Frank Lloyd Wright is often
touted as the greatestarchitect in American history, but he is alsoremembered as a man corrupted by power. Beforehe became famous, Wright was the head draftsmanfor the renowned architect Louis Sullivan. Sullivantasked him to create drawings for the CharnleyCottage, a picturesque waterfront house inMississippi, as well as a Charnley house in Chicago.Sullivan was the designing partner, and mostexperts assumed that he was responsible for thebuildings. In 1897, Charnley Cottage burned down.“Sullivan, who had fired Wright by this time, rebuiltit in the same character,” notes architecture expertJay Pridmore, “suggesting that Sullivan regarded theoriginal design as his own.”
Four decades later, in 1932,
Wright wrote in hisautobiography that he was responsible for theCharnley work. Critics assumed that he was onlyclaiming responsibility for the drawings, not thedesigns. After another seventeen years, in 1949,Wright took credit for designing the house.Pridmore was suspicious: “Despite the propertysobvious Sullivanesque elements, Wright claimedthat design as his own.”Architecture professor Paul Sprague agreed: “Whenthe cobwebs of misunderstanding are finallycleared away, the evidence confirms Louis Sullivanas the author of the Charnley house.”
Earlier in his career, before
he achieved eminence,Wright was more generous in giving credit. Hecalled Sullivan the Master, describing himself as a“good pencil in Sullivan’s hand.” According tobiographers, Wright “repeatedly acknowledged thepositive influence that Sullivan had on his life andarchitecture.” Why did Wright end up taking creditfor the Charnley designs later on? How could he robhis mentor of at least partial credit?The natural answer is that power corrupts. Aspeople gave Wright credit for his brilliant ideas,perhaps the fame and fortune went to his head.
This may be true, but
there’s a new line of thinking inpsychology: power reveals. Rather than turning FrankLloyd Wright into a credit hog, it may well be that beingdrunk on power simply freed him up to reveal his truecolors.To illustrate, imagine that you’re escorted to an office.You sit down, and you learn that you and a partner willneed to complete ten tasks. Since your partner is runninglate, it’s up to you to pick five tasks for yourself. You get todelegate the other five tasks to your partner. Some of thetasks are very short. Others will require much more time.Will you act like a taker, claiming the short tasks foryourself and leaving your partner stuck with the longones? Or will you be a giver, doing the time-consumingwork and letting your partner off the hook?
It depends on where you’re
sitting. In a fascinatingstudy led by the psychologist Serena Chen, peoplefilled out a survey to determine whether theytended to approach interactions like givers ortakers. When they arrived for the study, they wereushered into either a powerful or powerless seat.The powerful seat was a chair behind an imposingdesk. The powerless seat was a guest chair in frontof the desk. When sitting in the powerless seat, thetakers acted like givers. They pretended to begenerous, volunteering for the time-consumingtasks and leaving the short tasks for their partners.In daily life, this is a strategy that takers use forimpressing those above them, in the interest ofgaining authority and influence.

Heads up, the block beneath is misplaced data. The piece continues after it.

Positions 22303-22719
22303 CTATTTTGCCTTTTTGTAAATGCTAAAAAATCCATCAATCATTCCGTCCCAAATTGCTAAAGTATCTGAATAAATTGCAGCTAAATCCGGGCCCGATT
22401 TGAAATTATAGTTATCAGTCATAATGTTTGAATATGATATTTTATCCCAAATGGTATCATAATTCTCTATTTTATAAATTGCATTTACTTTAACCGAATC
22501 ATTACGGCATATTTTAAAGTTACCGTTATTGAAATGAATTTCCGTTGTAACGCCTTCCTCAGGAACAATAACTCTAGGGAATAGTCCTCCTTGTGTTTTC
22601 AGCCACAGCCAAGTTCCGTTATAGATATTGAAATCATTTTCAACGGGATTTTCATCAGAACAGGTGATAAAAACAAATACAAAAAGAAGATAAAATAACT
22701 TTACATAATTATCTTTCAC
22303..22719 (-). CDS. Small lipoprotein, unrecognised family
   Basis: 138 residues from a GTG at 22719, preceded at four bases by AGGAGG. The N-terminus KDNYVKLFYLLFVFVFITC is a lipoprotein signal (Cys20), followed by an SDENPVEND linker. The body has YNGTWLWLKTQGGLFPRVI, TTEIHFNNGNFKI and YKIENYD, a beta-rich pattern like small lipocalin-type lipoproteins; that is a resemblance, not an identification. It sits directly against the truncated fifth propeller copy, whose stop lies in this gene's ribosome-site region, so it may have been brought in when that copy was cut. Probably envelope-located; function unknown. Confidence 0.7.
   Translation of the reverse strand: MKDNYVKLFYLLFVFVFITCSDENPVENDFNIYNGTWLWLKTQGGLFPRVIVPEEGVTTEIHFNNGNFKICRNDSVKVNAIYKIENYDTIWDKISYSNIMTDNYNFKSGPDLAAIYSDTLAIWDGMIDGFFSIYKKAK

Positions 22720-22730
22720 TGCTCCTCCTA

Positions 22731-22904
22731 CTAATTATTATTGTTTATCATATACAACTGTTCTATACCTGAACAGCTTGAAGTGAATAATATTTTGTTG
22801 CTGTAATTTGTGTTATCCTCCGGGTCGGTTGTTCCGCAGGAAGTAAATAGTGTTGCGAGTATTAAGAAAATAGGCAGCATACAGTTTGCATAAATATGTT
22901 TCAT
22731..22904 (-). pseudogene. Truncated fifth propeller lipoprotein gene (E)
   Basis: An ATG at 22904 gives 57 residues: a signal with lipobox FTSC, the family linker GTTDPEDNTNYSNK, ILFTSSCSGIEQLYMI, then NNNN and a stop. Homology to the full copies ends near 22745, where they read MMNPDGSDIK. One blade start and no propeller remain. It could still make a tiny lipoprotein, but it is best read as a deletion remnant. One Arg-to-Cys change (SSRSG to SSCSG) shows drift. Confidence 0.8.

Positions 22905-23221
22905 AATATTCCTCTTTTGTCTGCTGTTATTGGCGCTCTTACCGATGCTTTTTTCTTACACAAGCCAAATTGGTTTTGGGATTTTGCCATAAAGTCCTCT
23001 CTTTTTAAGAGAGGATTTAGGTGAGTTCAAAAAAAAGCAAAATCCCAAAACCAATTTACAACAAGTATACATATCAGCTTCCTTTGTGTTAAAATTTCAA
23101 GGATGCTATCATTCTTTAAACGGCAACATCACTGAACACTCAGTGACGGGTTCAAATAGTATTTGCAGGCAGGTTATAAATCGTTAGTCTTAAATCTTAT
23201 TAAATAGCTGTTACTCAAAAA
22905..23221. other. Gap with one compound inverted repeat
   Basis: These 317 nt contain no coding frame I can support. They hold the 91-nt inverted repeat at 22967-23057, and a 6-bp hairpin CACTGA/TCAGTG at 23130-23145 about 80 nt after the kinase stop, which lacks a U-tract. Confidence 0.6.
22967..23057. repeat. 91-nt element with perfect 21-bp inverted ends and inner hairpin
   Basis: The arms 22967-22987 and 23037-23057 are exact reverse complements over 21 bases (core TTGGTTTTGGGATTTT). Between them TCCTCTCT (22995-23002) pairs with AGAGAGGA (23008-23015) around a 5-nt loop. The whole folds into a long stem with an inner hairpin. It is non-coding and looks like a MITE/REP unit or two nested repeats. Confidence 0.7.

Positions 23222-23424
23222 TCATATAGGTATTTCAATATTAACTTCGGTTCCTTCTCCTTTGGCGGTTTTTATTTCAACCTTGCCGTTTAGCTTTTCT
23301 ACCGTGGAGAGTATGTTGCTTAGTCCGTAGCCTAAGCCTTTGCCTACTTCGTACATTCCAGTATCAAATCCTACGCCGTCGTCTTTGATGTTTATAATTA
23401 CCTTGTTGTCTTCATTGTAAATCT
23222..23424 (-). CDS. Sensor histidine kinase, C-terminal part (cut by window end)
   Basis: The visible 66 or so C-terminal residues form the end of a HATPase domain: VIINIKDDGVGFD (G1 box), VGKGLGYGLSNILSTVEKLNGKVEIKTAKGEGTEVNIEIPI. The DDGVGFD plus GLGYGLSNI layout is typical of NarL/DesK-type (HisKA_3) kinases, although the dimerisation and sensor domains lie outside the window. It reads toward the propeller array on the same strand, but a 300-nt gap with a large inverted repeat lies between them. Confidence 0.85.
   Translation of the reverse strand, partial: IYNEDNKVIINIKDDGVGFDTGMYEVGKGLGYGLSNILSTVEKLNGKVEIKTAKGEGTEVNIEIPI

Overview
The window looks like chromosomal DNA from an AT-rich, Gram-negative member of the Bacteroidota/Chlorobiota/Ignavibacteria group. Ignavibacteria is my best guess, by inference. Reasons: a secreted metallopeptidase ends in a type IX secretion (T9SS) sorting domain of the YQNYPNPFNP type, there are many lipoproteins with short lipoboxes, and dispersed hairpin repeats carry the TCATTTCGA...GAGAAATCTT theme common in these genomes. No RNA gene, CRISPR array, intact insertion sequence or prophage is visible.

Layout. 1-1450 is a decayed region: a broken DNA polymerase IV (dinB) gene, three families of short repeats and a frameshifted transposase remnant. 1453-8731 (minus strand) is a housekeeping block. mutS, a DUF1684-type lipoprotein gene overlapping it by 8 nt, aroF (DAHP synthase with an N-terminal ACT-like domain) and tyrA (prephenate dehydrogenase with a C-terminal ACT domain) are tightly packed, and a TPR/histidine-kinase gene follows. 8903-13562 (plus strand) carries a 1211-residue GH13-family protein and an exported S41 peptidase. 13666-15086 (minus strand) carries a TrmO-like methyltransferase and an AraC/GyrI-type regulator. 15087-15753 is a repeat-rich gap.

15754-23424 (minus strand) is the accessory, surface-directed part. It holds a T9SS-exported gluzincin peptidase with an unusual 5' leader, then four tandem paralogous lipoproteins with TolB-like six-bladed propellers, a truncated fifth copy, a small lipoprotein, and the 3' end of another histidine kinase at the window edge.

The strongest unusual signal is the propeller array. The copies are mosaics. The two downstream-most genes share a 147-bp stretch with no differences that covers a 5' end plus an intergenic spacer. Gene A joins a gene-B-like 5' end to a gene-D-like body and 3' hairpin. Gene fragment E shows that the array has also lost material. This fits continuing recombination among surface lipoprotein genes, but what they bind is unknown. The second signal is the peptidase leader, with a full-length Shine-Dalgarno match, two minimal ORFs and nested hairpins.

When they were sitting in
the powerful seat, the takersrevealed their true colors. They grabbed the shortesttasks, sticking the givers with the lion’s share of the work.Power frees us from the chains of conformity. As a teamof psychologists led by Adam Galinsky finds, “powerpsychologically protects people from influence.” Becausepowerful people have plenty of resources, they don’tneed to worry as much about the negative consequencesof expressing their values. For givers, power is associatedwith responsibility to others. This means that poweroften grants givers the latitude to help others withoutworrying about exploitation by takers or sheerexhaustion. For takers, on the other hand, power is alicense to advance their own interests.
Frank Lloyd Wright may have
had taker tendenciesall along, which were amplified as he gained power.Early on, these leanings were visible in hisrelationship with his son John, whom he refused topay a regular salary for his work. When John asked,Wright presented him with a list of the totalamount of money that John had cost him over hisentire life. When John deducted a reasonable salaryfrom a commission, Wright fired him.As Wright gained power, he had fewer reasons tokiss up and more opportunities to kick down. Hebegan insisting that his apprentices list him as headarchitect on all documents, regardless of his role. Bythe time he reached the pinnacle of
the architectural ladder, he felt
entitled to claim solecredit for collaborative work. Sprague suggests thatWright “wanted the world to believe that his first maturestyle did not have its origins in Sullivan’s work.”Perhaps gaining power doesn’t cause people to act liketakers. It simply creates the opportunity for people whothink like takers to express themselves.“Nothing discloses real character like the use of power,”wrote Robert Green Ingersoll, reflecting on the legacy ofAbraham Lincoln. “Most people can bear adversity. But ifyou wish to know what a man really is, give him power.”
For more on givers, takers,
and power,see Adams new book Give and Take: A Revolutionary Approach to Success.Photo: Frank Lloyd Wright. Credit: Fred Stein Archive/Archive Photos/Getty Images